Make sure you read the technet article and double check when your admin sets the SPNs.

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    as i understand it this could also be considered a con for low traffic solutions since the ticket is larger in size? So it takes a certain load to take advantage of using Kerb. Another point regarding setup: its a common misconception that you have to "convert to" Kerberos on your entire network, where in fact you can run Kerberos on your SharePoint farm only. Also a good point that you need to train IT to understand Kerberos. Commented May 26, 2011 at 10:14
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    It can be slower if your user sessions are brief (a few minutes), but the difference is small either way. I wouldn't avoid Kerberos because of this, or choose it just to get performance (the exception is the slow connection to DC situation where NTLM auth can kill you if you have a lot of traffic).
    – SPDoctor
    Commented May 26, 2011 at 10:23

Here's an example of when you need it and when you don't

  1. User >> SharePoint web page with SSRS report viewer via iFrame. NTLM lets user onto the page. User goes direct to SSRS via the iFrame and uses NTLM to authenticate there. Kerberos not required.
  2. User >> SharePoint web page with SSRS report viewer in Integrated Mode. User goes to SharePoint and SharePoint goes to SSRS directly (i.e. no iFrame). For the User to delegate authority to use SharePoint, you need Kerberos. Without it it's like SharePoint saying "trust me, I'm representing Ted, really, I promise". Kerberos is like having a signed, notarized permission from the user to authenticate to an external system.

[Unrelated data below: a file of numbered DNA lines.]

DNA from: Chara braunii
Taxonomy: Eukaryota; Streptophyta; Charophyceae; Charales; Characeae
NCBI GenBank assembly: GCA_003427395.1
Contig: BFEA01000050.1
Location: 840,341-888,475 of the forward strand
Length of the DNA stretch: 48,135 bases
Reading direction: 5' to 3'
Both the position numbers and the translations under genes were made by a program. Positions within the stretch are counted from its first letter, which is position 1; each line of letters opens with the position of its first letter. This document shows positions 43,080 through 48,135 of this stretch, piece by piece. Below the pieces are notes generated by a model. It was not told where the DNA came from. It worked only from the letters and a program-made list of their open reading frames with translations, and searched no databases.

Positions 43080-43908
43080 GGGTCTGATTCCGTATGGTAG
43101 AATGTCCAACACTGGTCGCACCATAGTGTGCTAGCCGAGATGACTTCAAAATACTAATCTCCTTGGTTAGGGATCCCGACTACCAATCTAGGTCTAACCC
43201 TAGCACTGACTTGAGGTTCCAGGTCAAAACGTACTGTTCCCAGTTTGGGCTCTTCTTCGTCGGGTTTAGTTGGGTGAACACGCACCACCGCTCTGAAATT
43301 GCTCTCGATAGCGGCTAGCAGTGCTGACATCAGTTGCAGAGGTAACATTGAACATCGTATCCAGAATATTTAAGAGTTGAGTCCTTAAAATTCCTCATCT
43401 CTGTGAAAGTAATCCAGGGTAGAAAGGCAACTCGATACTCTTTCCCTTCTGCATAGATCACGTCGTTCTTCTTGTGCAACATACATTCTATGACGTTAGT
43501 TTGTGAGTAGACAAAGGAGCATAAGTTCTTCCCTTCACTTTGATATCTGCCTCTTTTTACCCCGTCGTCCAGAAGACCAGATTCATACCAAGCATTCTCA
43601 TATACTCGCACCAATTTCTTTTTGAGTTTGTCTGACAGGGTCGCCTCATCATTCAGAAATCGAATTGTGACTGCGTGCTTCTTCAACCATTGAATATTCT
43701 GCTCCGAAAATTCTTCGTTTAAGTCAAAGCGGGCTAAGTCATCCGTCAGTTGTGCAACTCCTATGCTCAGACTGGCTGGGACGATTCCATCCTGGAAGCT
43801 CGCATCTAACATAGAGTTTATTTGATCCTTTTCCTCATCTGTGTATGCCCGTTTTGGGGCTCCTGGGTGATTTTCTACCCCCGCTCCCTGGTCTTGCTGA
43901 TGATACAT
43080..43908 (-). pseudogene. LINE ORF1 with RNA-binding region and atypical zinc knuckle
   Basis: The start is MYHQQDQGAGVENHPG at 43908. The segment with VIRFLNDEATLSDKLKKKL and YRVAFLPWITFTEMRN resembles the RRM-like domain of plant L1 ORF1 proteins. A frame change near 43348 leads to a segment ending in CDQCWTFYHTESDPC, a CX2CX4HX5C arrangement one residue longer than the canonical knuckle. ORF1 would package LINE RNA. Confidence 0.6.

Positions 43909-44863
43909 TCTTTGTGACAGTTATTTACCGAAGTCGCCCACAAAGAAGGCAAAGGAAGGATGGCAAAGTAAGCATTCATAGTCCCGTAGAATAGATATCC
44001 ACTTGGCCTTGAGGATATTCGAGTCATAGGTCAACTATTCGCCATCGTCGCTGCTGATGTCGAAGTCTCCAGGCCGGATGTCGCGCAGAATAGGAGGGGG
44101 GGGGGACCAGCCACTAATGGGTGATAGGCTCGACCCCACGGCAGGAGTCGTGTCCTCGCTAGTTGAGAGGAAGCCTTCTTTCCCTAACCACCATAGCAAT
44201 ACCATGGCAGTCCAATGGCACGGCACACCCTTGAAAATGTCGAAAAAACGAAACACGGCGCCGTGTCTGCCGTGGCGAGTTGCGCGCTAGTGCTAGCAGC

Here's a few of my top Kerberos bookmarks. The bottom one links to my list on Delicious

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    I think your 3rd link is to all Delicious posts, not just yours. Commented Mar 5, 2013 at 5:40

Everything here is correct thus far, but generally which one to use? When I'm setting up SharePoint, Single-Server setups are typically NTLM, Multi-Server setups are typically Kerberos. Usually Multi-Server setups one day will involve third party tools, etc. that wish to setup authentication integrated somewhat with SharePoint and being cognizant of that, I typically start at Kerberos from Day one. Also if I hear mention of any third party tools, that will usually push me into a Kerberos setup.

It's not that hard really...just need to practice SPN Setup and Delegation enough.

EDIT: Now another factor at play is typically whether or not the site is external facing and I can fully trust the users. NTLM now has vulnerabilities that can allow others to spoof a login. While Kerberos remains mostly unscsathed. So if I mostly trust the users (aka Intranet with a close group) I may still consider NTLM. If the users are only partially trusted or the site is external facing, it's now Kerberos.